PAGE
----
Autism is a childhood disorder characterized by early expressed impairments in social interaction and communication, and repetitive or circumscribed interests or behavior [1,2,3,4]. Autism spectrum disorders (ASDs) include autism, pervasive developmental disorder, and Asperger’s syndrome, and are thought to be a true spectrum without discrete divisions between these three types. The goal here is not to focus on the behavioral aspects of autism/ASDs, but rather to propose a causal/explanatory model which explains the neurodevelopmental, physiological, biochemical, environmental, and genetic causal mechanisms of ASDs. Those, in turn, suggest both therapeutic and preventative approaches to ASDs. The complexity of the presented model requires the presentation of the model first. Diverse experimental and epidemiological findings follow throughout most of this review, testing each individual mechanism in the proposed mechanism.
Figure 1 is an outline of the mechanisms proposed here and, in some cases, elsewhere, to act during the perinatal period of brain development [5], to disrupt synaptogenesis and therefore cause autism spectrum disorders (ASDs). Accordingly, key factors in autism/ASD causation are proposed to be the six mechanisms in the lower left part of Figure 1 (in red), each of which have been shown to have important roles in synaptogenesis in the developing brain. These six mechanisms are neuronal migration, dendritic outgrowth, synapse formation, synapse maturation, synaptic pruning, and lowered MeCP2 function. It is shown below that of these six mechanisms are regulated by intracellular calcium ([Ca2+]i).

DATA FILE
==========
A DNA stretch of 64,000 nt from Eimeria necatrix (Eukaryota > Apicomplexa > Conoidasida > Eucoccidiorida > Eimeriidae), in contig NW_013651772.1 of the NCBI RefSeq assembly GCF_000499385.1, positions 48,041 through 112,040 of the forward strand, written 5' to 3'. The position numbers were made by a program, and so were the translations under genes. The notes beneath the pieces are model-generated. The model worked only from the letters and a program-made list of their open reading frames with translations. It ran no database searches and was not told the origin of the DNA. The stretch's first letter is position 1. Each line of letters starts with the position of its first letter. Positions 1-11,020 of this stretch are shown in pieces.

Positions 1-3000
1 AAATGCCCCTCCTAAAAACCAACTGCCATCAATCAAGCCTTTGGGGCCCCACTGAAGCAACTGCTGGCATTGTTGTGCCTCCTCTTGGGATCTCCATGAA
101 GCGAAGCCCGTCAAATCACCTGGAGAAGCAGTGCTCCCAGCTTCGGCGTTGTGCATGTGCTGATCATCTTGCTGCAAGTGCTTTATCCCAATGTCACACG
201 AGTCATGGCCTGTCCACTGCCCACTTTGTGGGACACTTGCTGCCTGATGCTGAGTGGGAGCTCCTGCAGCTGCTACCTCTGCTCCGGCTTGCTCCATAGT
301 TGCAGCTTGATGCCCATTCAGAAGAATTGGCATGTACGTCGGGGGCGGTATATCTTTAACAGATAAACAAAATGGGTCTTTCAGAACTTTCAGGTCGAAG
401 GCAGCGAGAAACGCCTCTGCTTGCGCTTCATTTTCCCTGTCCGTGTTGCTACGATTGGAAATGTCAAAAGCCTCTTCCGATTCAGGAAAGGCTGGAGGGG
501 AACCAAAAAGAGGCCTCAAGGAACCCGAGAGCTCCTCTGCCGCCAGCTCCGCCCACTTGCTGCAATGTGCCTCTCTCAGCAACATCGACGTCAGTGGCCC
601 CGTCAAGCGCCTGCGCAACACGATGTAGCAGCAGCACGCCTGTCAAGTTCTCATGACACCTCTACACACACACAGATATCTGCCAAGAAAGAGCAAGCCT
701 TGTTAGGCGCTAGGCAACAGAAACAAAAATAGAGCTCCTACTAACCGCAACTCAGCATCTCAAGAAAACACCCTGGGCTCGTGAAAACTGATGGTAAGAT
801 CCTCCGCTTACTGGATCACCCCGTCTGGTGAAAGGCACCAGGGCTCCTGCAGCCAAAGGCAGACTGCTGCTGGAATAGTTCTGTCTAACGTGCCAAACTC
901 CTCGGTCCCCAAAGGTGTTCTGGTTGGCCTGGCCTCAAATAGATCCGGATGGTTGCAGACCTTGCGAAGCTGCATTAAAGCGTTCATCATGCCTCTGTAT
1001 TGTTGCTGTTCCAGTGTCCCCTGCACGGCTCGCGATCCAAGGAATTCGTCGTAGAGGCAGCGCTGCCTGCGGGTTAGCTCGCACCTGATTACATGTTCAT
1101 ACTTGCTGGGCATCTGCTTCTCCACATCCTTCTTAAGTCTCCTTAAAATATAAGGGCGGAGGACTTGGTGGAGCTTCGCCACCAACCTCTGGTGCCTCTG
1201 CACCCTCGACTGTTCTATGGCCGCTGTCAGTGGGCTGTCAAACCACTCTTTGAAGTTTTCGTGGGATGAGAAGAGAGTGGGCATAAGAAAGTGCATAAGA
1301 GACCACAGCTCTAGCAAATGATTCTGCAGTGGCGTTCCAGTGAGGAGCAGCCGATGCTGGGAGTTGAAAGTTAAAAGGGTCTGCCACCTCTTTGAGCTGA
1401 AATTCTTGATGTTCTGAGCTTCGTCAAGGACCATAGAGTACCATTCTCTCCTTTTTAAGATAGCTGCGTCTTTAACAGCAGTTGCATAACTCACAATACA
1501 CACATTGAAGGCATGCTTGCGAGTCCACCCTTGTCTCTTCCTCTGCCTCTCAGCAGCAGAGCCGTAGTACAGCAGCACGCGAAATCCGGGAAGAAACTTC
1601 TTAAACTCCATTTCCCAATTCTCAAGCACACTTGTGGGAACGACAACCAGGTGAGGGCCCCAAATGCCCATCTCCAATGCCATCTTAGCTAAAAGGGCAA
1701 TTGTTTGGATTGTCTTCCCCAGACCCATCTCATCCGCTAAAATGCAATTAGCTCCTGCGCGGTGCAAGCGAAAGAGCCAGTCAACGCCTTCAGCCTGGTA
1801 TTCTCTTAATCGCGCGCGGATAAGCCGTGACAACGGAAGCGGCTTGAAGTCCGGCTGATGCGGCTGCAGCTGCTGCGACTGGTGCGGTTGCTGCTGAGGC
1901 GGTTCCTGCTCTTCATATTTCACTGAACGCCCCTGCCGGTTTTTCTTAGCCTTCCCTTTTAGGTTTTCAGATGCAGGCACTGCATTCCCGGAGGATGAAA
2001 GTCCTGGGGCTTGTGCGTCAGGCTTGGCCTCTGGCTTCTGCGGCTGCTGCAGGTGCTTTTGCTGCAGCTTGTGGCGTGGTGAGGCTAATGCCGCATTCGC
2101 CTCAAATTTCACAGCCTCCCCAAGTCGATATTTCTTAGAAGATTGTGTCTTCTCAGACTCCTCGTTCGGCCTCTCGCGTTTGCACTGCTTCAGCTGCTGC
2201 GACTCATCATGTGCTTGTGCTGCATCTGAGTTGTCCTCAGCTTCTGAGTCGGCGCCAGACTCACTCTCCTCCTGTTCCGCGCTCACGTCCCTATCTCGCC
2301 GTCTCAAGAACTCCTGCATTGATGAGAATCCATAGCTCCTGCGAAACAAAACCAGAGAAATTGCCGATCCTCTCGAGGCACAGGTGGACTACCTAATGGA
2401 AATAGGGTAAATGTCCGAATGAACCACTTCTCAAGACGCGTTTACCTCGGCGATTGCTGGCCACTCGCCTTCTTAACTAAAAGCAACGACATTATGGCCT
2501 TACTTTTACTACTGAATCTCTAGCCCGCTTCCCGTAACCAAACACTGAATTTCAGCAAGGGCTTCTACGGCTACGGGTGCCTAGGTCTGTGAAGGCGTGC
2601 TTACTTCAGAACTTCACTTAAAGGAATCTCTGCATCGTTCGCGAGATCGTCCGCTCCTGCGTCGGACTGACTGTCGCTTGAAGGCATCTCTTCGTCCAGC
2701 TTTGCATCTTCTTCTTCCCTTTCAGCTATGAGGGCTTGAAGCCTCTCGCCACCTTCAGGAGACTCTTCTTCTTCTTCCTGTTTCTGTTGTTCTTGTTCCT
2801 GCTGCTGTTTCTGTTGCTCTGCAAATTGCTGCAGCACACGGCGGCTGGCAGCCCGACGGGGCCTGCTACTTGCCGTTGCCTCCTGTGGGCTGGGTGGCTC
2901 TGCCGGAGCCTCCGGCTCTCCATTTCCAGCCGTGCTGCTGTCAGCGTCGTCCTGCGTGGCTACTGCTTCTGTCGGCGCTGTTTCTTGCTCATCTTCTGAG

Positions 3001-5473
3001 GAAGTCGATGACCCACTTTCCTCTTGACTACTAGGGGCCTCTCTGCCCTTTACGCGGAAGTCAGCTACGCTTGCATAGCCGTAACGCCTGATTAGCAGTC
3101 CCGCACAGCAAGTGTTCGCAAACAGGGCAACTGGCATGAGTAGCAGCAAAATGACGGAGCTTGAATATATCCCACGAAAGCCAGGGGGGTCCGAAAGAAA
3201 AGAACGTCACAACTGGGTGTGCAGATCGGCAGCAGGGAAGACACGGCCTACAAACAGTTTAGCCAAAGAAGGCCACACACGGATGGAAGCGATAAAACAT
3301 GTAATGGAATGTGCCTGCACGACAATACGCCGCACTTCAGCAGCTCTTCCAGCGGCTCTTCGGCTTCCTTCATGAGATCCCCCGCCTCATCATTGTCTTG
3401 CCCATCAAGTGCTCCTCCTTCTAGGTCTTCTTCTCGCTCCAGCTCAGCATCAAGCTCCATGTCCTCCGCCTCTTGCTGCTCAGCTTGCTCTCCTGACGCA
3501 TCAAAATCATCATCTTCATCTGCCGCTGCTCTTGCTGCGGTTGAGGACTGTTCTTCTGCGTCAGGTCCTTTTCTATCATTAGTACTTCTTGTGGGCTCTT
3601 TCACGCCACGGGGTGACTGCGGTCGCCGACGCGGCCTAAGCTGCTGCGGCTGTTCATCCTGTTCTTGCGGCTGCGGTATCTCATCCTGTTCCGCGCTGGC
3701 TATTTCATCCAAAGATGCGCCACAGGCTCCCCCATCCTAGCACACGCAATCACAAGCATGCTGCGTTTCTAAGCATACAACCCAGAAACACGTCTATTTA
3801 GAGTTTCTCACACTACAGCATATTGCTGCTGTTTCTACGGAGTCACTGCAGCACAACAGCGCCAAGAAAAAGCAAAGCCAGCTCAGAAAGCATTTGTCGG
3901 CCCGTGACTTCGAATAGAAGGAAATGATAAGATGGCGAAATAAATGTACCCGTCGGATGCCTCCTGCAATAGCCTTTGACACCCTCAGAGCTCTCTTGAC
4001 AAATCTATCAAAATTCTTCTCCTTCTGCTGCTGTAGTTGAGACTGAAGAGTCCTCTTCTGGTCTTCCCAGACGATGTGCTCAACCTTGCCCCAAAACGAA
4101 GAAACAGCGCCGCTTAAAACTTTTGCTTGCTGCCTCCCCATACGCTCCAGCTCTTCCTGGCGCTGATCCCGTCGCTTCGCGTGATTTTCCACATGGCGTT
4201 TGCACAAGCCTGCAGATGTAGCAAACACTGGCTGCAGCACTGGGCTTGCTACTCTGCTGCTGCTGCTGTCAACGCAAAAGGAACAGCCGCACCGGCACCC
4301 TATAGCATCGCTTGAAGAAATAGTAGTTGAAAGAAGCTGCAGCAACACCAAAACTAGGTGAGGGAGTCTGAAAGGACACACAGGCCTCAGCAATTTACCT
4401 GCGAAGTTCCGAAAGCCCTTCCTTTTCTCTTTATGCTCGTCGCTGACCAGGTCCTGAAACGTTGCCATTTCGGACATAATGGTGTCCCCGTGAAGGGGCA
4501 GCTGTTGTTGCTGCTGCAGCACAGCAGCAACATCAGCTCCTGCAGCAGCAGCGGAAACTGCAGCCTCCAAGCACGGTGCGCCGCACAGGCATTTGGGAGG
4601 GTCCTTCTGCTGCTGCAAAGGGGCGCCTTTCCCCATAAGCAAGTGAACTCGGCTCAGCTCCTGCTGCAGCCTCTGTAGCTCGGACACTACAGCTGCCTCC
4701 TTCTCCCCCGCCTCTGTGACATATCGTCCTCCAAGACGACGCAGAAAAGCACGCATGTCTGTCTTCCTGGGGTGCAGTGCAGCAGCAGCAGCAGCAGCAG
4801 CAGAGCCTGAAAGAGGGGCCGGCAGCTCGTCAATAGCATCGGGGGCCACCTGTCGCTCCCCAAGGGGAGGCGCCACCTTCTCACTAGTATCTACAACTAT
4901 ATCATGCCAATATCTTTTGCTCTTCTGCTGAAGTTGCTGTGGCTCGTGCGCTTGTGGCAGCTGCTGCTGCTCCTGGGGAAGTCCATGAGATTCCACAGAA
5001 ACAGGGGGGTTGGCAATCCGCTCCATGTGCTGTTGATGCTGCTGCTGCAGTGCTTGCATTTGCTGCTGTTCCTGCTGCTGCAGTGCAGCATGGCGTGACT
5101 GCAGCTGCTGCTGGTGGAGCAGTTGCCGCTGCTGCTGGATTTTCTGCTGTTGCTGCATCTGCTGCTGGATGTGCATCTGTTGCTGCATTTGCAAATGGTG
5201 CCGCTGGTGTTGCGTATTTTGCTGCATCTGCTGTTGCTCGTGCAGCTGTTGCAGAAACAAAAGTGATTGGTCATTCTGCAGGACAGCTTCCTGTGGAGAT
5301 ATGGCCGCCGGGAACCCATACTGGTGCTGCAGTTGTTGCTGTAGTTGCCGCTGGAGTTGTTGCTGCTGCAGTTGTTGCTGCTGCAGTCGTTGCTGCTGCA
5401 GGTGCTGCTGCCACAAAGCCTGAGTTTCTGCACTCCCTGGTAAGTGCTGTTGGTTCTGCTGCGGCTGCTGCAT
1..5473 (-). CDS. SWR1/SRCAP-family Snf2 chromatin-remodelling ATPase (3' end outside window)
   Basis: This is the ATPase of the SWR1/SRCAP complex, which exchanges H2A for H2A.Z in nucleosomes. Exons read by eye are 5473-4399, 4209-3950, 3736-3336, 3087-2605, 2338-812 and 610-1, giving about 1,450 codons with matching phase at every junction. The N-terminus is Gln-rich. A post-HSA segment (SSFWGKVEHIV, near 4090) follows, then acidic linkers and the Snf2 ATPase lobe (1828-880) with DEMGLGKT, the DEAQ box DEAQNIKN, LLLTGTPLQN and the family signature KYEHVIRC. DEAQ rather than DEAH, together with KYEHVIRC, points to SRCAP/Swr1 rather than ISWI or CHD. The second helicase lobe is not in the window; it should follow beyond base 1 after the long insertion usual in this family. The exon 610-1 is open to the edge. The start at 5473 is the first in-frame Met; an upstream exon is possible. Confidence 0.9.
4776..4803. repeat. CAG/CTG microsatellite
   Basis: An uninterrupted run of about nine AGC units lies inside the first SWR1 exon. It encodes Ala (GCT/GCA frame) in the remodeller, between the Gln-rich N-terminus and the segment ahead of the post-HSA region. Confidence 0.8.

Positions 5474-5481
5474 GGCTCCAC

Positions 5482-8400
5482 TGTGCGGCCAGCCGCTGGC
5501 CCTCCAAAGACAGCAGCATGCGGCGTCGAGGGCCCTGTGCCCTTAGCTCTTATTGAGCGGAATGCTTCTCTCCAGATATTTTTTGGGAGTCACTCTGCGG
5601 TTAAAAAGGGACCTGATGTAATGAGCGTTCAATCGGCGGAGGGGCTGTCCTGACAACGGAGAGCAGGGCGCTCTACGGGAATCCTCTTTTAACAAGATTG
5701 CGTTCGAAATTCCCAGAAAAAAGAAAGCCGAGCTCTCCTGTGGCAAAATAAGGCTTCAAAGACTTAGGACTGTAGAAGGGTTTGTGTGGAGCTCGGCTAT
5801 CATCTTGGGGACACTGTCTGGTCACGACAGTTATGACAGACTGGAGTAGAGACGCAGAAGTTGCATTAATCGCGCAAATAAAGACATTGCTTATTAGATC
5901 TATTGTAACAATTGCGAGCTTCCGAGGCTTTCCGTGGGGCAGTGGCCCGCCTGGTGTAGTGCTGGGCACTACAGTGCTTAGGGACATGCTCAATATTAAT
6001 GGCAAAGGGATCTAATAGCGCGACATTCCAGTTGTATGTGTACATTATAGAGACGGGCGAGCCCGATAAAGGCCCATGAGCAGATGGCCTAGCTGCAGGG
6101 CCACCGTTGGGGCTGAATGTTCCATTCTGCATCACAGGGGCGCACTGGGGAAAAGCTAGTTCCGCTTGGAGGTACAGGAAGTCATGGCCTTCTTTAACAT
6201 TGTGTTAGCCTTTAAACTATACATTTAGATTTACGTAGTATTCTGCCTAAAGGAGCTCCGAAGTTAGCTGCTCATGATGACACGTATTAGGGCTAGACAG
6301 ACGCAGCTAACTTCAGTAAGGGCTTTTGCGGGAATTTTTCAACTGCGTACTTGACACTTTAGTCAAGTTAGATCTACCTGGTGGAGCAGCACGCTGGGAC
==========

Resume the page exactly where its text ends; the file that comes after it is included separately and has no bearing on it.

This model predicts that stressors which may act to cause the autism/ASD epidemic [4,6,7] must act either directly or indirectly to raise [Ca2+]i levels. The issue of whether the autism/ASD epidemic is real has been widely debated in the scientific literature. Each of the three reviews cited here [4,6,7] come to the conclusion that it is. I find the most convincing of these to be the Nevison et al. [4] review, which estimates an autism incidence going from 0.001% in 1931 to 1.2% in 2014, and concludes that the very large, circa 1200-fold, apparent increase cannot be due to diagnostic substitution. I find the arguments presented in Nevison et al. [4] to be convincing. I also know that my opinion has been challenged by others. I will come back to this issue twice later in the paper.